The impact of immunological mechanisms in many otolaryngological diseases has only recently been recognized. Viral contributions to the disorders of our specialty are also poorly understood. The availability of molecular methods to study these mechanisms, and to investigate many other clinical and scientific problems relevant to otolaryngology, has increased dramatically over the past decade. Surgery in general, and otolaryngology as a specialty, have been slow to recognize the importance of these areas of research. As a result, there are relatively few opportunities available for training in immunology, virology, and molecular biology research within our specialty. Over the past 25 years, the UCSD Division of Otolaryngology has steadily expanded its research in these areas, until we now have a well-established faculty and cadre of collaborators at UCSD, at nearby research institutes, including the Salk Institute and Scripps Research Institute, and at local biotechnology firms. The available talents of these investigators provide a unique and fertile training ground for young academicians who wish to pursue these areas of research so that otolaryngology can assure itself that a select group of well-trained, clinically-oriented researchers will be generated. To this end, we propose to continue our postdoctoral research training program. The trainees for such a program would be selected from MD's who wish to pursue at least two years of fellowship training during their otolaryngology residency. Trainees would receive advanced basic science or clinical research training in the application of advanced immunology, virology, and molecular biology methods to research problems in otolaryngology. They would also receive instruction in the responsible conduct of research, project design and implementation, publication of results, and grant writing skills. This has proven effective for our past trainees, several of whom are currently in full-time academic positions, and three of whom are clinician-investigators receiving funding from the NIH.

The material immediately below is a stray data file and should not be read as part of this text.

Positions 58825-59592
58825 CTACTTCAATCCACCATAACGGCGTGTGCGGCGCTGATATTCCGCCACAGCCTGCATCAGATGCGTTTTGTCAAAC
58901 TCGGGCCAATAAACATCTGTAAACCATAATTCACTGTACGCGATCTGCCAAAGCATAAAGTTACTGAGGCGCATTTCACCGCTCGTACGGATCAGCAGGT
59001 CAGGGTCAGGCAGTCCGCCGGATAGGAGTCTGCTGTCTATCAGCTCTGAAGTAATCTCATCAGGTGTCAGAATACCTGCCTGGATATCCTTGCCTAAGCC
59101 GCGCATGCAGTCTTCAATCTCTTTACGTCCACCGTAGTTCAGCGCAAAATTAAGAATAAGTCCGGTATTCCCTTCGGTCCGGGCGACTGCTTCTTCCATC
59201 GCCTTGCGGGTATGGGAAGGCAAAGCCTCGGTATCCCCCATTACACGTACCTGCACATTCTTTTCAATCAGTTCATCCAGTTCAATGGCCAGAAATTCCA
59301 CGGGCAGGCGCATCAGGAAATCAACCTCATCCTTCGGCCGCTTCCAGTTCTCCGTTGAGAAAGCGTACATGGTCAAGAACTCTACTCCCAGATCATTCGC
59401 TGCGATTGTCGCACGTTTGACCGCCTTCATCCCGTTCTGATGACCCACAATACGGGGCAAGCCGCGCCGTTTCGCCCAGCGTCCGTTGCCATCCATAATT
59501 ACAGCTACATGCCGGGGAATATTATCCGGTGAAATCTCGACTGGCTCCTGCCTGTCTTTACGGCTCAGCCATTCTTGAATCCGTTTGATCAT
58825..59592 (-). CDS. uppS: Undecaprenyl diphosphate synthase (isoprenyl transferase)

National Institute of Health (NIH)
National Institute on Deafness and Other Communication Disorders (NIDCD)
Institutional National Research Service Award (T32)
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Communication Disorders Review Committee (CDRC)
Program Officer
Sklare, Dan
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University of California San Diego
Schools of Medicine
La Jolla
United States
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